Thus far may have sufficed for your bog-standard crusading investigator exposing the stitch-up of relatively defenceless underlings as primary villains of the piece – their bosses all the way to the top wriggling and squirming behind pseudo-legalistic sophistry while pinning medals on each other. But ex-private eye Morris always digs deeper to deconstruct the framing of images (as well as of people) and their deployment in media and informational management to advance institutional interests – The Thin Blue Line (1988) famously saving the life of a prisoner on Death Row, and the Oscar-winning The Fog Of War (2003) laying bare the delusional arrogance of the powerful in the person of Robert McNamara (one of the US government architects of the Vietnam War). Here the material leads in many fascinating directions – most only hinted at, such as the much-vaunted prominence of women in the US armed forces unraveling into archetypal virgins (e.g. Jessica Lynch subjected to faked ‘rescue’ by US Special Forces), witches (Karpinski as ‘bad mother’) and whores (Harman et al fucking with Iraqi men’s heads); yet all, of course, puppet-mastered by patriarchs large and/or small-minded.
In interviews Morris emphasises that ‘The Photographs Actually Hide Things From Us’  and a rare achievement of his film is showing this awareness emerging naturally among the MP patsies, irrespective of philosophically sophisticated ruminations on virtual hyperreality and spectacle . To Ambuhl, “The pictures only show you a fraction of a second. You don’t see forward, you don’t see behind, you don’t see outside the frame”; Harman concludes “The military is nothing but lies. I took these photos to show what the military’s really really like”; and England shrugs, “It’s drama, it’s life” – cementing the theme of fictionalisation at all levels. The questioning thus extends beyond why these particular images arose, survived and proliferated, to not only their editing and incorporation into discourses concerning the war but, most crucially, what focusing on them as the ‘truth’ of the matter therefore facilitated being excluded from consideration. More conventionally worthy efforts sometimes tackle such complexity – such as the Tate Modern media art exhibition 9 Scripts from a Nation At War , which presents the thoughts of various protagonists and observers with different positions, perspectives and prevailing understandings of the Iraq conflict. But the visceral impact of Standard Operating Procedure undermines any simplistic or transparent relationship between information and scientific ‘reality’, exposing the manner of its manipulation in wider structures of contemporary power.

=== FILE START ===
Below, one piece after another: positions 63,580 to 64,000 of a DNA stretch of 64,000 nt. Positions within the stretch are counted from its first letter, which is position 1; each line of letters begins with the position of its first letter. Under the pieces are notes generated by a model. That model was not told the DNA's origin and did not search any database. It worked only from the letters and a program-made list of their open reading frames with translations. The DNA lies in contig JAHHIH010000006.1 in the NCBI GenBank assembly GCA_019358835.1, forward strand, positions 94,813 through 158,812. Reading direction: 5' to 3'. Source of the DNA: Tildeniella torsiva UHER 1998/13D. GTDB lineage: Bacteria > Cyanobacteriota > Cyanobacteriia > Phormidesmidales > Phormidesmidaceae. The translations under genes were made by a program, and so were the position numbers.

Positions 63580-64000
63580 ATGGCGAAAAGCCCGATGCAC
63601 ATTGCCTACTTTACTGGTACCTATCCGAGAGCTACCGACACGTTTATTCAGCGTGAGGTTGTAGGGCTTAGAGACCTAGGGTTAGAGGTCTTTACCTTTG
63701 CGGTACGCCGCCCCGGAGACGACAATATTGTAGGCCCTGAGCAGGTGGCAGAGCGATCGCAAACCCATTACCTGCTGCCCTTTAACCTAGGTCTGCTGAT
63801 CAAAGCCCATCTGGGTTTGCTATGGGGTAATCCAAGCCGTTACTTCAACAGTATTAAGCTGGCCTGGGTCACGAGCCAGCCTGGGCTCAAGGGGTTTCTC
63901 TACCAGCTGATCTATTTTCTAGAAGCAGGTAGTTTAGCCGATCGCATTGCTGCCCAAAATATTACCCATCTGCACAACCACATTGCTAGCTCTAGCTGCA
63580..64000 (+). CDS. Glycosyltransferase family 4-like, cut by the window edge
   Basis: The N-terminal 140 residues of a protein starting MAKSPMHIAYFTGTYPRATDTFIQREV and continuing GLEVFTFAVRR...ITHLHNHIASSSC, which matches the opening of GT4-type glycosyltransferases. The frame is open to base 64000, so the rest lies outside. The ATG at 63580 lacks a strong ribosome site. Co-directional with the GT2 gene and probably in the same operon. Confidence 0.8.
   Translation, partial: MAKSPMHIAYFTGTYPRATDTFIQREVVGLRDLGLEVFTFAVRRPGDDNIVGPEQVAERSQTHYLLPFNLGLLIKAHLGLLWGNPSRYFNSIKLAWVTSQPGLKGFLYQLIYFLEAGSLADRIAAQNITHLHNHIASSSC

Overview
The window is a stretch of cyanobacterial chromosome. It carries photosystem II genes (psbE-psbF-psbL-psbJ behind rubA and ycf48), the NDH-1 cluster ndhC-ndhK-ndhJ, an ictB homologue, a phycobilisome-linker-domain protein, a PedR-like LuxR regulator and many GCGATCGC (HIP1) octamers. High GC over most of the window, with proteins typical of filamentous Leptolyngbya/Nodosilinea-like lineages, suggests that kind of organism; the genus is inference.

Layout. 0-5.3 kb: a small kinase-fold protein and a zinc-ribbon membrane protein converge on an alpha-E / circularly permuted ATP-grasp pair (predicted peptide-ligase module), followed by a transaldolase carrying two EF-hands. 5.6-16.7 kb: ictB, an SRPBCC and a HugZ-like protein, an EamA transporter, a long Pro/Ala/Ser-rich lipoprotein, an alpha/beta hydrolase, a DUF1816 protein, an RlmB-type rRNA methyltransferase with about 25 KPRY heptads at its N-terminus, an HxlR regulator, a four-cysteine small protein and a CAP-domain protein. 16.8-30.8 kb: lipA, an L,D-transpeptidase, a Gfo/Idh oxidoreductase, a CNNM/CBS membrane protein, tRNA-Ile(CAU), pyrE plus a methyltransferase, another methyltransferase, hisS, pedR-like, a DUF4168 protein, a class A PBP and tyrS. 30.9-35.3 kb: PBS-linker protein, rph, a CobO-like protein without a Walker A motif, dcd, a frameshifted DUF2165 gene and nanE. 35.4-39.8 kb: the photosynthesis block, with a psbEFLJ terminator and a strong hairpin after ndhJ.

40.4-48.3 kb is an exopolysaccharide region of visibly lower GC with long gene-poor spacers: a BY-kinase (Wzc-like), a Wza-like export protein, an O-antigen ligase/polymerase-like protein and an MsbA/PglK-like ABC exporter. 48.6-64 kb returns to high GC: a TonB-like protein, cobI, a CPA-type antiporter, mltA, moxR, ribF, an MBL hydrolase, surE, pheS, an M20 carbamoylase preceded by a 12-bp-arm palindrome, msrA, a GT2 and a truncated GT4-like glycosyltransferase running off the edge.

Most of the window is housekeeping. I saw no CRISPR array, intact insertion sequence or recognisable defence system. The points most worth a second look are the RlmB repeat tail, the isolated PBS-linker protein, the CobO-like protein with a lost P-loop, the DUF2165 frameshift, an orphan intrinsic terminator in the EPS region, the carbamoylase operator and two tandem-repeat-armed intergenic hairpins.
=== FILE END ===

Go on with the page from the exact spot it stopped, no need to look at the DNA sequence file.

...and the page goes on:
1. The book version, Standard Operating Procedure: A War Story by Philip Gourevitch & Errol Morris (Picador, 2008), integrates the participant accounts of the operation of Abu Ghraib’s torture regime gathered in research for the film.
2. see, for example, www.greencine.com/central/morrissop for a comprehensive discussion.
3. An exhaustive analysis of Sabrina Harman and the Cheshire Cat McGuffin of‘that’ smile can be found in Morris’ New York Times blog (‘The Most Curious Thing’ at http://morris.blogs.nytimes.com/2008/05/19/).
4. June-August 2008; see Imogen O’Rorke’s review, ‘Flipping the Script’ at www.metamute.org.
Film review published in Freedom, Vol. 69, No. 18, October 2008.
For other reviews and essays by Tom Jennings, see: